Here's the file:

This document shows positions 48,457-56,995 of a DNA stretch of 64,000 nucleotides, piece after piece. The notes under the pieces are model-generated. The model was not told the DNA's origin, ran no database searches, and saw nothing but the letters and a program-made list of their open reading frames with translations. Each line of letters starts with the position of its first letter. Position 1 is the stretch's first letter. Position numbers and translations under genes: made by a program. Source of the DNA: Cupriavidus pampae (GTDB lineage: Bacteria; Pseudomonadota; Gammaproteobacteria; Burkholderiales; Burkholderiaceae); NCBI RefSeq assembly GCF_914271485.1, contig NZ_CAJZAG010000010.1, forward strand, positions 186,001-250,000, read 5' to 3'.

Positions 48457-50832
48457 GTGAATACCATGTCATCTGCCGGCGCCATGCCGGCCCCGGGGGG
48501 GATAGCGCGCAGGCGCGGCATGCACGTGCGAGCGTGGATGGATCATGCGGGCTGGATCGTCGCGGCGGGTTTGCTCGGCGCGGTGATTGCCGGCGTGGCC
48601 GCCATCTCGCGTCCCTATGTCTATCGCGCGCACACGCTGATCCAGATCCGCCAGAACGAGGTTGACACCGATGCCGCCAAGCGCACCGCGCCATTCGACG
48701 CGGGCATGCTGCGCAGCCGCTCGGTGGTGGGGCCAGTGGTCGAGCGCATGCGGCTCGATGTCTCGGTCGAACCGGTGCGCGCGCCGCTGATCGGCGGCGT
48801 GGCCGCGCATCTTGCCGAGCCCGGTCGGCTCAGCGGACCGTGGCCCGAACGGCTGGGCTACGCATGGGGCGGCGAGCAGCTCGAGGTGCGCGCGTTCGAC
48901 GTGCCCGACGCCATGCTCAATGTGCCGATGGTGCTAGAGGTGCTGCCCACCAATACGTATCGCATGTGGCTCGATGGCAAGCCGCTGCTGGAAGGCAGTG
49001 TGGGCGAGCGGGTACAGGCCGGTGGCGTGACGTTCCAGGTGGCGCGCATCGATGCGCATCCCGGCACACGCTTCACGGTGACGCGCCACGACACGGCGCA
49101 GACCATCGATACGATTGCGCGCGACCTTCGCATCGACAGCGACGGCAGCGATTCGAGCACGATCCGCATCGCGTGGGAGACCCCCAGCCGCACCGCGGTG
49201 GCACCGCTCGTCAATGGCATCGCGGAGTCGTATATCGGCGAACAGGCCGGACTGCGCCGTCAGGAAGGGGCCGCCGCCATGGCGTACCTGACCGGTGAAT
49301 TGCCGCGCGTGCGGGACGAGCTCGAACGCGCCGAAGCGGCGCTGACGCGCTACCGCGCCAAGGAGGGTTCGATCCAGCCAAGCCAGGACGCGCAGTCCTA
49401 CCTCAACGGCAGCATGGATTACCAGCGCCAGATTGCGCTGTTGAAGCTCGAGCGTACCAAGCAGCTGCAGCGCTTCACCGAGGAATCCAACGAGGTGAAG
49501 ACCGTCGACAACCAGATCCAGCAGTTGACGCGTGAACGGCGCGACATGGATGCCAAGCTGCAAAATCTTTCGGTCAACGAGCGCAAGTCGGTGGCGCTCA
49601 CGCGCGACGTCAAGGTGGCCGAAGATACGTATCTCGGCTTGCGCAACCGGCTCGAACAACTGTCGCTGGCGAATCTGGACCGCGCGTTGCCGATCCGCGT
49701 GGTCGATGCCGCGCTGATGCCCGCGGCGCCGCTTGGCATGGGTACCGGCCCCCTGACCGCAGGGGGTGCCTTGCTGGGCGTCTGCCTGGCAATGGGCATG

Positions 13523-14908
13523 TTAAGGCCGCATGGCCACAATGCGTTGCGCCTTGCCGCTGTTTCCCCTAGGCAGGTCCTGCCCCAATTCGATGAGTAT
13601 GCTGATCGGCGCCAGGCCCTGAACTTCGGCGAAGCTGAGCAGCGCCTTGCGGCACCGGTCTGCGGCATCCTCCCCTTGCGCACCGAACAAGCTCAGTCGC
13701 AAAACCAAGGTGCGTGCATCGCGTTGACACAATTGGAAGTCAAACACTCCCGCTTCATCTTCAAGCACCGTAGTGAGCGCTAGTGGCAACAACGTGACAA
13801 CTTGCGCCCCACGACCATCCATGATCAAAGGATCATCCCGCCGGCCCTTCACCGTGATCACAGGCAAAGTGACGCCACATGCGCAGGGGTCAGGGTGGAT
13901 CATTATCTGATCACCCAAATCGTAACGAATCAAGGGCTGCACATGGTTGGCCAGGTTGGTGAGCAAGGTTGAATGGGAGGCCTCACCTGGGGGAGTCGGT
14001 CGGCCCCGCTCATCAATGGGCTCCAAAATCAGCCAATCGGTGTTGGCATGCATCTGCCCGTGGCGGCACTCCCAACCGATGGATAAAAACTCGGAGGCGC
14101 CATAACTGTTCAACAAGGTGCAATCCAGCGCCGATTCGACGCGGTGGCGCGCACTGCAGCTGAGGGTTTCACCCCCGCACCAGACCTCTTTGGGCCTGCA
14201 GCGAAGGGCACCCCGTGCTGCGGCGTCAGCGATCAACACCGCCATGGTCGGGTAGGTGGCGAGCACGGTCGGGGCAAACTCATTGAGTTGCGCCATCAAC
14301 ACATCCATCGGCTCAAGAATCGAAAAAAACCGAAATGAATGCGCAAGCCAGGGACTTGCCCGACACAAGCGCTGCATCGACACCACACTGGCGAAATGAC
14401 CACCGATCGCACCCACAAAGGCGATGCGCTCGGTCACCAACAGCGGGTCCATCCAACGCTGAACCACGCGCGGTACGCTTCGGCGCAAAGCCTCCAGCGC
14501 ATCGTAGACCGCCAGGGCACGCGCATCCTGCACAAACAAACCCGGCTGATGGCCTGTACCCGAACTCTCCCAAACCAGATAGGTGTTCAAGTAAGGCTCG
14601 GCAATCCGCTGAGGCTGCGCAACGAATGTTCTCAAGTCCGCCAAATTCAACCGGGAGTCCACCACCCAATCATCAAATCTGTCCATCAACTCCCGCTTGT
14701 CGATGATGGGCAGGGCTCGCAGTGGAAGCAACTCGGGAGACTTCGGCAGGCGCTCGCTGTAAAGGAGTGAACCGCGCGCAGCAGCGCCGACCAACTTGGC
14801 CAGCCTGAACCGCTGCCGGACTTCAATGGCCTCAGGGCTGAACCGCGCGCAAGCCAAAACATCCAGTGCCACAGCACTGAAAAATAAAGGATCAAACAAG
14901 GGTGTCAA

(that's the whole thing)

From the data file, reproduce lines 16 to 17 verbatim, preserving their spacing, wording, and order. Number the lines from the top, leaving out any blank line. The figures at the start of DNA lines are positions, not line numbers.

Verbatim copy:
49701 GGTCGATGCCGCGCTGATGCCCGCGGCGCCGCTTGGCATGGGTACCGGCCCCCTGACCGCAGGGGGTGCCTTGCTGGGCGTCTGCCTGGCAATGGGCATG

Positions 13523-14908